Safeguarding Political Choice Benefits Members and Labor Unions

By Dudley Rochelle and Jack Lambremont

Some labor organizations see a conspiracy in calls to create safeguards that would prevent unions in Georgia from improperly using their members’ dues to fund political activity. But it is merely common sense to require labor organizations not covered by federal labor laws to set up separate funds for political purposes – and to ensure there are aboveboard methods by which those labor organizations may solicit contributions for political use. 

So why is it common sense for unions to support such protections? Union membership is declining in Georgia, judging by numbers from the U.S. Department of Labor’s Bureau of Statistics. In 2003, union membership was 249,000 strong, or 6.7 percent of the work force; in 2004, it dropped nearly 3 percent to 242,000, or 6.4 percent of the work force. With that in mind, labor unions ought to welcome an approach that offers a needed protection to workers who might accept union membership if they would not have to support the union’s political or politicized agenda.

To implement this, labor organizations would set up separate, segregated funds for political purposes. Each such fund would register with the state as a campaign committee and make its records available for inspection. Additionally, each such fund would be subjected to the same disclosure requirements as political candidates under Georgia law, including making specific filings with the Secretary of State.

Labor organizations that solicit contributions from their members should clearly and unambiguously disclose that the contribution is voluntary and will be used for political purposes. Members could refuse to contribute without fear of reprisal, including loss of union membership. At the same time, union dues should not be used for political purposes or commingled with the voluntarily contributed money in a political fund.

Such protections should reassure the broad class of Georgia workers who are members of labor organizations not subject to the National Labor Relations Act or the Railway Labor Act, the two primary federal laws governing labor relations in the private sector. These workers, including state and municipal employees as well as agricultural workers and domestic service employees, may wish to bargain collectively with their employers. At the same time, however, they may prefer not to support a union’s political agenda.

With such safeguards, these employees would not be forced to support political causes potentially at odds with their personal beliefs, and would not have their right to participate in labor organizations infringed.

The Georgia AFL-CIO has described proposals to enact such protections as “biased and unfair” unless they include chambers of commerce or trade associations. Labor unions, however, serve a completely different purpose than business organizations, and the ability of a union to exert influence over its members is substantial. And, notwithstanding labor’s opposition, there is no attempt to restrict a union’s right to solicit contributions for political purposes or to utilize the funds received to support the candidate of the union’s choice. All members should rightfully expect a labor organization to be forthright with its members when soliciting donations while protecting a member’s right to refuse to donate money without fear of reprisals.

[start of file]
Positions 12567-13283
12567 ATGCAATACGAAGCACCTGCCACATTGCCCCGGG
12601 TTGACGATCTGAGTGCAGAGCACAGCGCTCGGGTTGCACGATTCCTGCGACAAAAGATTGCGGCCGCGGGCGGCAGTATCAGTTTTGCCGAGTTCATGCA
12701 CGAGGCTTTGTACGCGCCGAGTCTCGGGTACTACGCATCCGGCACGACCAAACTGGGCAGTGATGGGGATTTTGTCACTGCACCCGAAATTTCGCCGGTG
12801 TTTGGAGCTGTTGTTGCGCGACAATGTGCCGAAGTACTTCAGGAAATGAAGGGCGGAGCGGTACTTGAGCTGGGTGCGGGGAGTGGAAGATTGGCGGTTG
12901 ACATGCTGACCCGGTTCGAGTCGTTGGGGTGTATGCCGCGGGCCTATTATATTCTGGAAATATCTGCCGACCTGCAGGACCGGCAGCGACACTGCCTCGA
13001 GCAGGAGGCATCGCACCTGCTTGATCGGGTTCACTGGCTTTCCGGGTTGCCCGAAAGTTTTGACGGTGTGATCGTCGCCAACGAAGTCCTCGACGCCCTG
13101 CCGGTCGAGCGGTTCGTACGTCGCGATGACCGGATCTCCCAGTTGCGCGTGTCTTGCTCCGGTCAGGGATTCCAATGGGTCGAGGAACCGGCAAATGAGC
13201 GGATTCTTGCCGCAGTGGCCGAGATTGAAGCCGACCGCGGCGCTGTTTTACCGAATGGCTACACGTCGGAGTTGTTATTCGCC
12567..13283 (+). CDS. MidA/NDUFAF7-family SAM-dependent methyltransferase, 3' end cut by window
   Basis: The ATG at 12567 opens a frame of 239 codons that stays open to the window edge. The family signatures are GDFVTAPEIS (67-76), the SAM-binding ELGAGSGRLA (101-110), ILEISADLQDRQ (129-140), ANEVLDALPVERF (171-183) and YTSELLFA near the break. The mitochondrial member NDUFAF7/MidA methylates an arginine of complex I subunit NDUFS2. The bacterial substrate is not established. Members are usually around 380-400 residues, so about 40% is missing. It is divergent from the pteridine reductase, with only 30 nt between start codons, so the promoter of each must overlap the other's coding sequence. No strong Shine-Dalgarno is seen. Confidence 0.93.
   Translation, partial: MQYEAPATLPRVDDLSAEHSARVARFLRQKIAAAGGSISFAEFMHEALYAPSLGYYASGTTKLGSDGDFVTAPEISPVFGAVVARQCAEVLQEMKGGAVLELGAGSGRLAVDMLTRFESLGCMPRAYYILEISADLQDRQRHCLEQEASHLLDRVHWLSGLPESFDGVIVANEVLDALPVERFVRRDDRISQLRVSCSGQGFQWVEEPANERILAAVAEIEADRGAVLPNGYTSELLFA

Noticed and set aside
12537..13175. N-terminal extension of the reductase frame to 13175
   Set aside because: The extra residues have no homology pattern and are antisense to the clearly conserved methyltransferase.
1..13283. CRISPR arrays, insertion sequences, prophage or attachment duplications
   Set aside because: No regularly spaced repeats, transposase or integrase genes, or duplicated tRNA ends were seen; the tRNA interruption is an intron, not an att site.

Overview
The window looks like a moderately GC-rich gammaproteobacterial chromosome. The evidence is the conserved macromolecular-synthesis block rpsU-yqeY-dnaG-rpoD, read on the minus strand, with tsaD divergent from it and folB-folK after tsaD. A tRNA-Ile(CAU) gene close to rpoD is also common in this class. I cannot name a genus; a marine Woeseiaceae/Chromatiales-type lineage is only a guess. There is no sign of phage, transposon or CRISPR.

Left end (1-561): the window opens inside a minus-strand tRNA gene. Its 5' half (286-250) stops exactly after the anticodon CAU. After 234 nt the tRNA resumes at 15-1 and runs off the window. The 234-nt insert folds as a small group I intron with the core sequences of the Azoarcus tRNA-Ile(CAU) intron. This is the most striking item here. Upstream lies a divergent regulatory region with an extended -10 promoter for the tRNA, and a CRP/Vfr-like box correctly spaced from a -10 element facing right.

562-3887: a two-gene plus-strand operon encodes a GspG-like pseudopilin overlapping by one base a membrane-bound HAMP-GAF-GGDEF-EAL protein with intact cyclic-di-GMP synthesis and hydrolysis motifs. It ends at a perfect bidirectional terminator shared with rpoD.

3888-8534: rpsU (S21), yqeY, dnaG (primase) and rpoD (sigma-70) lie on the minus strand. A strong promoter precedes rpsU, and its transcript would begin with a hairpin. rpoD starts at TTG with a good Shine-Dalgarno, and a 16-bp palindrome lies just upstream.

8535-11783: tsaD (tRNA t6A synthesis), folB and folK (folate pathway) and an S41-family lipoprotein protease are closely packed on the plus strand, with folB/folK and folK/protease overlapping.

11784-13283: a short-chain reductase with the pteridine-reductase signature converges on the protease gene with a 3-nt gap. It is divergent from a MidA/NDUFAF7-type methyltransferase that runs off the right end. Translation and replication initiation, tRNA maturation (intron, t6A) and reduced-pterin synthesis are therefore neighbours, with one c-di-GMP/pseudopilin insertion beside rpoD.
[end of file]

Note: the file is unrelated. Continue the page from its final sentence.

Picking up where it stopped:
A large segment of Georgia’s public sector workforce would be able to make educated decisions about whether to donate money to organized labor for political purposes. Such transparency for union members and others leads to accountability from labor unions, with reassurances that there is no mishandling or improper use of money for political objectives. All the while, employees may continue collective bargaining and supporting their labor unions. In sum, these safeguards benefit Georgia and Georgia’s workers without unfairly burdening organized labor.

Dudley Rochelle, a member of the Georgia Public Policy Foundation’s Board of Governors, and Jack Lambremont are attorneys in the Atlanta office of Littler Mendelson, P.C. The Foundation is an independent think tank that proposes practical, market-oriented approaches to public policy to improve the lives of Georgians. Nothing written here is to be construed as necessarily reflecting the views of the Georgia Public Policy Foundation or as an attempt to aid or hinder the passage of any bill before the U.S. Congress or the Georgia Legislature.

© Georgia Public Policy Foundation (February 25, 2005). Permission to reprint in whole or in part is hereby granted, provided the author and their affiliations are cited.

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